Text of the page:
Personal relationships and prayer preferred over preaching and protests.

Nine out of 10 American pastors say they recently encouraged racial reconciliation. Their favorite method: Breaking bread with someone of another ethnicity.

A new survey of 1,000 Protestant senior pastors by LifeWay Research examines how they address race beyond the pulpit, as well as whether their congregations demand such sermons.

Almost three-quarters (72%) of pastors have shared a meal with a diverse small group of people (less than 10) in the past month. That includes 44 percent who say they’ve had such a meal in the past week.

The proportion is similar among white pastors, 42 percent of whom say they’ve had a meal in the past week with a diverse group. Such meals are more common among African-American pastors (52%) and pastors of other ethnicities (60%).

The proportion varies by denomination. Pentecostal (50%), Methodist (48%), and Baptist (46%) pastors were more likely to have shared a meal with a diverse group in the past week, while Presbyterian/Reformed pastors (34%) were less likely.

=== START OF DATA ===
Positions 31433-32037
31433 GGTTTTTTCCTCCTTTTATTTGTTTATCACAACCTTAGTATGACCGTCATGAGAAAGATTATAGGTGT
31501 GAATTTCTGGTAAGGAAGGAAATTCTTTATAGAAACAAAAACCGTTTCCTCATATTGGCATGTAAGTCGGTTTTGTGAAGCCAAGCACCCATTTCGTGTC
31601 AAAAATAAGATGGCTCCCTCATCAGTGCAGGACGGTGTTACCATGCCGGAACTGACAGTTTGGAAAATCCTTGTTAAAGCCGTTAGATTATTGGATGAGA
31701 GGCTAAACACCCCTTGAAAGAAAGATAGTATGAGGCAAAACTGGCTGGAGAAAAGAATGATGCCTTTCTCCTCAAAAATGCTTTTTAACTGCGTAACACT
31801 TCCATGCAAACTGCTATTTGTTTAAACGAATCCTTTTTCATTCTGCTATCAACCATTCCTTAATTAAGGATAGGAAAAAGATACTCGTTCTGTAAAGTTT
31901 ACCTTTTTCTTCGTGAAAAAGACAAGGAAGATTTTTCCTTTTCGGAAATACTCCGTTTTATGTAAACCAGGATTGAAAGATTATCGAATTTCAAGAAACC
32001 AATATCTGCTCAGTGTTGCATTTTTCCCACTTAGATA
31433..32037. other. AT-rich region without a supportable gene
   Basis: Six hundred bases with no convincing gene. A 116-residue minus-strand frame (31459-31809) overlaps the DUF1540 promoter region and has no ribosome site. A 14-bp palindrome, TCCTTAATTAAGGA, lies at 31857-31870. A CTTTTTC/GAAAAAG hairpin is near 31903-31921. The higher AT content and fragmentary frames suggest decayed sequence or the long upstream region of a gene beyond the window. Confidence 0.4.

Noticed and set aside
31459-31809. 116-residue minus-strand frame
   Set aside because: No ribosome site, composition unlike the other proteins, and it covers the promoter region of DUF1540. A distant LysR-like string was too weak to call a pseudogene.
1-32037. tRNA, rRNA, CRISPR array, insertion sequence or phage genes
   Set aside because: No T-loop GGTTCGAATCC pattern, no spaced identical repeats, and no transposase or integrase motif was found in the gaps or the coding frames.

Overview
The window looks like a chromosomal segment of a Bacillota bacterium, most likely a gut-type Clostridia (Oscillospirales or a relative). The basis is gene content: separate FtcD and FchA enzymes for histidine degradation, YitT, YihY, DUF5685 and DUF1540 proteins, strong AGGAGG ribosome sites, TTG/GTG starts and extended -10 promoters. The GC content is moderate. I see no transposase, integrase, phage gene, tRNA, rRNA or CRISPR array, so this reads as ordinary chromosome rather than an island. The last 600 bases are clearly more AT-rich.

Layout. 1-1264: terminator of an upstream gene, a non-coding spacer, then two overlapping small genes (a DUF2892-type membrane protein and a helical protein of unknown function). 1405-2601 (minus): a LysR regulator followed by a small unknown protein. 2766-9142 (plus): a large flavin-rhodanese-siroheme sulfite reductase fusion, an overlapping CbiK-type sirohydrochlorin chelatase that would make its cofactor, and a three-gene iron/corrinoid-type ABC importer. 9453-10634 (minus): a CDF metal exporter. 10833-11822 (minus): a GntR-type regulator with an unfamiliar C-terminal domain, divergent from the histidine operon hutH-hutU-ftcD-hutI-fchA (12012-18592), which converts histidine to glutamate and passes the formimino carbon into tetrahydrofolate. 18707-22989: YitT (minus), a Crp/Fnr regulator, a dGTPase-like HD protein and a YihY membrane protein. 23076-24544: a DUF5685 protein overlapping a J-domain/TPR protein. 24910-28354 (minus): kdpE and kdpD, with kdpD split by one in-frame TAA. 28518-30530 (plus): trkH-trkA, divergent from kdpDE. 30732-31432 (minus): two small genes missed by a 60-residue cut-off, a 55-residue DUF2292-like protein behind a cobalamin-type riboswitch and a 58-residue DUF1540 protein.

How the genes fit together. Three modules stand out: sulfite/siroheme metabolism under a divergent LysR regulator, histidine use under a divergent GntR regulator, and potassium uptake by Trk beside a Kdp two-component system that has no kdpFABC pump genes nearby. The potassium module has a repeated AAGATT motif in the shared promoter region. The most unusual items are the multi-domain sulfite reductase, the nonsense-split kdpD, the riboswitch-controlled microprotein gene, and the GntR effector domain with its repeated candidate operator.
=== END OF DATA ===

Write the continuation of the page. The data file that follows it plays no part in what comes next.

“Most pastors appear to be taking a leadership role in encouraging racial reconciliation,” said Scott McConnell, executive director of the Nashville-based research organization. “Nine in 10 pastors say they recently have done something to encourage racial reconciliation.

“A majority have been socializing with other races and ethnicities and have led prayer on racial reconciliation,” he noted. “But less than a third have addressed economic inequity or publicly lamented injustice.” [See chart]

Nine in 10 Protestant congregations would welcome a sermon on racial reconciliation, according to their senior pastors (57% strongly agree, 33% somewhat agree). Seven percent disagree, while three …

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